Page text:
In El Sereno, the El Sereno Community Land Trust has stated official interest in taking stewardship over dozens of empty homes in the area, some purchased by Caltrans as early as 1950, for a 710 freeway expansion project the agency officially abandoned in November 2018. at At the beginning of the pandemic, after families calling themselves “Reclaimers” moved into a dozen of these empty homes without official approval, Caltrans negotiated with the group to approve a select number of the homes as temporary shelter. But when a few more families attempted to do the same in November, California highway patrol officers quickly descended on them, manhandling women and children and charging them with trespassing. Yet the effort signaled both the growing crisis of homelessness for families in L.A. as well as the growing risks they’re willing to take for a roof over their heads.

This leads to another simple, yet practical ordinance that planning and public officials can immediately apply to save hundreds of thousands of housing units in Los Angeles over the next few years as cities “recover” from the global health crisis: no rent obligations for working-class families who experience sudden financial or personal loss.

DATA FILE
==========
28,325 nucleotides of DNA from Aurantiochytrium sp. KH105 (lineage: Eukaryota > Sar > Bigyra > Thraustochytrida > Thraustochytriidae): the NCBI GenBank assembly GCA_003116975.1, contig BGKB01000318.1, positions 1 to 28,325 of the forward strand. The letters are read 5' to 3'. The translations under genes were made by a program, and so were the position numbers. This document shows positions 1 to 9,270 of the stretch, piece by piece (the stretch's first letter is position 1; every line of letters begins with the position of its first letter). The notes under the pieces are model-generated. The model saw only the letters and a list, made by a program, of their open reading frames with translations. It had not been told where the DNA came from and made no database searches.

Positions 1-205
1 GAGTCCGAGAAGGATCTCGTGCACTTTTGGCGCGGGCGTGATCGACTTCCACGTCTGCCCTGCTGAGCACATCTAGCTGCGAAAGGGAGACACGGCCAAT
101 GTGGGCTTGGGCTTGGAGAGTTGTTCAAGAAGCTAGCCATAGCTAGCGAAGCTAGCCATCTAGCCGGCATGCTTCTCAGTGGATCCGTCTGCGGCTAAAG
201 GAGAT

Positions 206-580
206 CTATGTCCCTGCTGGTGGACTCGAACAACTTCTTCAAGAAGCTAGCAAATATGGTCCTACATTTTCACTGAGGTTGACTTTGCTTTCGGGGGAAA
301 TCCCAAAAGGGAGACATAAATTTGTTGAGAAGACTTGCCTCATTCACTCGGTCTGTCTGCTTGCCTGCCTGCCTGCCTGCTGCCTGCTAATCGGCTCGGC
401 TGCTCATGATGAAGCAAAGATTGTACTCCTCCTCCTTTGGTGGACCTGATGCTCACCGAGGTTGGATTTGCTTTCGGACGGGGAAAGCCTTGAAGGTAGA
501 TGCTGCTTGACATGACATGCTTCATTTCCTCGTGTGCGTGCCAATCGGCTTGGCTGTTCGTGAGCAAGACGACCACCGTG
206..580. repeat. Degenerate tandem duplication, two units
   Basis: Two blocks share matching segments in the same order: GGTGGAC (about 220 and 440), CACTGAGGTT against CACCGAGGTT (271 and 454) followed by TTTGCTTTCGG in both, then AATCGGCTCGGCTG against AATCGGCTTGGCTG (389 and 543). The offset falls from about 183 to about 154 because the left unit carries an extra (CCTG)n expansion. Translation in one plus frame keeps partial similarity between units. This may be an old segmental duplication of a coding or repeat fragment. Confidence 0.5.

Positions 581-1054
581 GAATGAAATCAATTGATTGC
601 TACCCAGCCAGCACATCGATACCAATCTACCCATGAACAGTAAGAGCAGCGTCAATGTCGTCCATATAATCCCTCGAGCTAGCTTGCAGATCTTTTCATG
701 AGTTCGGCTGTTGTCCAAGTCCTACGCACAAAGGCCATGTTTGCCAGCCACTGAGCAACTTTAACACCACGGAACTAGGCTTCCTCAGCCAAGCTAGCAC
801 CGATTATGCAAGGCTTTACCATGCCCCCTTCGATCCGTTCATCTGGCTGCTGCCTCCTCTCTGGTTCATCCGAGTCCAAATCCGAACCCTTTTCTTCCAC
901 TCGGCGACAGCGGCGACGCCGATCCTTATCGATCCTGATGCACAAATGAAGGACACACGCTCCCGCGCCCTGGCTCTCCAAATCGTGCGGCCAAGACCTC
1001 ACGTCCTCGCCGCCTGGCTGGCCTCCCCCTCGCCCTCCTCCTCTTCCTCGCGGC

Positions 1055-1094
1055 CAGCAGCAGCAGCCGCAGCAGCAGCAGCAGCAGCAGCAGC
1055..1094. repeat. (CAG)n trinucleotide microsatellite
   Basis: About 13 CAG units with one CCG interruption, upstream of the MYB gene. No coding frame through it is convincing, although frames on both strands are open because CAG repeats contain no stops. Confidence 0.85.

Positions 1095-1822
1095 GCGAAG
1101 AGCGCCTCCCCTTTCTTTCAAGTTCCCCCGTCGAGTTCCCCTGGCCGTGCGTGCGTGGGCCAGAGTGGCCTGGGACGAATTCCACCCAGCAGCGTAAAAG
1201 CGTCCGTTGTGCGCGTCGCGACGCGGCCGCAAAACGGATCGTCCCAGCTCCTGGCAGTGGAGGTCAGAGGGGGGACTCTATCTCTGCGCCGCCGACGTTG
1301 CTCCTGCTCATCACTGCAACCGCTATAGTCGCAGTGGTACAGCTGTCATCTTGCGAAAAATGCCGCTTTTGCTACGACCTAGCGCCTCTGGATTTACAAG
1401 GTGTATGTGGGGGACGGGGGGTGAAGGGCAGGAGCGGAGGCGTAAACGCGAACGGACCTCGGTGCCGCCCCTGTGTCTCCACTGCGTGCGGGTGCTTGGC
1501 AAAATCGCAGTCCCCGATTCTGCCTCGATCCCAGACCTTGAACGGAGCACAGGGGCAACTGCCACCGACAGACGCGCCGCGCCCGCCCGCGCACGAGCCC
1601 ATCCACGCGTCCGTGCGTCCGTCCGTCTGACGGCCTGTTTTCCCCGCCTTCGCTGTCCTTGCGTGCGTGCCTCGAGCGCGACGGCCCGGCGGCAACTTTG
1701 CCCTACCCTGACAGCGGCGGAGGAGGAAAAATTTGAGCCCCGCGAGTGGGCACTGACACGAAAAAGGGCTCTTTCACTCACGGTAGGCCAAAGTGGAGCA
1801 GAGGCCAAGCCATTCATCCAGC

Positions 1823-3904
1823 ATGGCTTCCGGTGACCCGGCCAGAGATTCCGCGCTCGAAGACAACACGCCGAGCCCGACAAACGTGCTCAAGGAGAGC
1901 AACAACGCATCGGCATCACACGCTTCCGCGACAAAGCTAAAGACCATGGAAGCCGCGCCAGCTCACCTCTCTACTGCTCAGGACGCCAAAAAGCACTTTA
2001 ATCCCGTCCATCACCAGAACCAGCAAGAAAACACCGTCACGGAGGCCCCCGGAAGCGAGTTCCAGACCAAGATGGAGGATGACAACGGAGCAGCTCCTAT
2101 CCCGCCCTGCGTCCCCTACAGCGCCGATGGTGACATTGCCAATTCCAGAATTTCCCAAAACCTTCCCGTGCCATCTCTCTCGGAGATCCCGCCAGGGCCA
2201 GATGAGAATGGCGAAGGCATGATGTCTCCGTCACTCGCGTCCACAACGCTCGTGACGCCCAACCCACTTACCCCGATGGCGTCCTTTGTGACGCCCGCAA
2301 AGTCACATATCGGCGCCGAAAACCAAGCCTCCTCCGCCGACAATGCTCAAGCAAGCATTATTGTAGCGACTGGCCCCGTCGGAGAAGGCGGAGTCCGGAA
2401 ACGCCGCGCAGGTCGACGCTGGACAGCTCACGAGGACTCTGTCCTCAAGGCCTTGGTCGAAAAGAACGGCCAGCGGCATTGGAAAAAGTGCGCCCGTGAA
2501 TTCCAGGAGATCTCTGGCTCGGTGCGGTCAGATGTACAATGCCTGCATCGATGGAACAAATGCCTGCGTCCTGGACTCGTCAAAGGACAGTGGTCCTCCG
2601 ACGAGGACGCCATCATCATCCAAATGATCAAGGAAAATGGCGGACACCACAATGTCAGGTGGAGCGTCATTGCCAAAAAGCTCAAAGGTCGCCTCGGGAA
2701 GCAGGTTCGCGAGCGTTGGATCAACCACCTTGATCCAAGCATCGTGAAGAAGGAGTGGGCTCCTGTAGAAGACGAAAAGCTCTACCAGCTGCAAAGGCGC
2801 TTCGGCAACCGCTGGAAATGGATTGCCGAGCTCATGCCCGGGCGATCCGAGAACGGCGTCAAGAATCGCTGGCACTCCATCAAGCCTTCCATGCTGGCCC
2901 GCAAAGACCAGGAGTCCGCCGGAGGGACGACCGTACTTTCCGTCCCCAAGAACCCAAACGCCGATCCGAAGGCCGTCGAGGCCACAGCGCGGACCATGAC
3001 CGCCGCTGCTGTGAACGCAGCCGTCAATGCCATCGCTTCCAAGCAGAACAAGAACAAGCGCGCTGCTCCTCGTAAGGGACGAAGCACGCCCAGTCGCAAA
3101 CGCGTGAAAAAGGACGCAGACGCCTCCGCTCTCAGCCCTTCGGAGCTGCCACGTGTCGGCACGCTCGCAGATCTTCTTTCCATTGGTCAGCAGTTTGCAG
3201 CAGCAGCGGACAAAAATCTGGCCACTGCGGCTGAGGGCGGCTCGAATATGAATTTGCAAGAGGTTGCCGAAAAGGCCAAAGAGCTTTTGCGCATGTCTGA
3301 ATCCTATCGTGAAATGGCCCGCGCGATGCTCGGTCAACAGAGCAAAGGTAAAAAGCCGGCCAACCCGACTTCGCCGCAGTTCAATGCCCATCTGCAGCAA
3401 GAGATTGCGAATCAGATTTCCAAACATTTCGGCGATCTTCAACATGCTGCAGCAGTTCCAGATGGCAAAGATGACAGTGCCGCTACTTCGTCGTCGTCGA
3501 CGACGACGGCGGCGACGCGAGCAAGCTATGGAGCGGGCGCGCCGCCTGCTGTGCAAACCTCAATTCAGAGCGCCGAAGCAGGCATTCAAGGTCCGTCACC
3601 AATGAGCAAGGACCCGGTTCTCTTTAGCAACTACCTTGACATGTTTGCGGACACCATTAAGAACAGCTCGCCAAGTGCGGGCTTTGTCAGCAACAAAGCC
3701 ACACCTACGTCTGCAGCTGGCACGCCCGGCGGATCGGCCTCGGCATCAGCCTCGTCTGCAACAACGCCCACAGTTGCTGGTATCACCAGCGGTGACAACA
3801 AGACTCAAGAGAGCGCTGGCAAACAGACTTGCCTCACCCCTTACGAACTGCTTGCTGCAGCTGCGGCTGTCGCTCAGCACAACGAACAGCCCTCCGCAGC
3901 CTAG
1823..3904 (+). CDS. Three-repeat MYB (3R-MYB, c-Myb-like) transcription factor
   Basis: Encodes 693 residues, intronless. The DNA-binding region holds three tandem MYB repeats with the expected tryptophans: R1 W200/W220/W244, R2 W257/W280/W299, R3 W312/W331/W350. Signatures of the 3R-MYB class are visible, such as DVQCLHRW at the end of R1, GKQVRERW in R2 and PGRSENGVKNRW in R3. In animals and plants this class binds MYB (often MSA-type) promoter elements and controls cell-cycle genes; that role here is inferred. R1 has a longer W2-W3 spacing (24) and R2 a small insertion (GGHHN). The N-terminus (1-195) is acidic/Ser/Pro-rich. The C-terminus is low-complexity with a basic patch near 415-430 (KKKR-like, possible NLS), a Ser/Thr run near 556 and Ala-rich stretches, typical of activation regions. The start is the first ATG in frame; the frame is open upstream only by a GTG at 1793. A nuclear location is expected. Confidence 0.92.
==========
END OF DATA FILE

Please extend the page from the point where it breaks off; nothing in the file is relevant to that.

When working-class people, particularly in redlined or disinvested communities, experience tragedy in their lives, like the sudden loss of a loved one, they should not be compelled to pay rent at the end of the month. Expenses for a roof over one’s head, among other accounting to do after a sudden death, is only an additional burden, especially when those lost supported the household rent. Deaths and accidents for families who have been historically discriminated against should not have to lead to homelessness, as has been the de facto norm for far too long in our city.

This would not be an entirely new innovation either. During World War II, rent control in the U.S. was officially enacted nationwide to ensure workers had a place to rest for the next day’s work assignment. In the “war” against pandemic, rent forgiveness will prove just as much as an investment. It was also just in 2008 that, at the height of the great recession, the federal government doled out over trillions of taxpayer dollars to U.S. banks. Today, after the year of the great pandemic, why shouldn’t the government allocate as much for working-class families?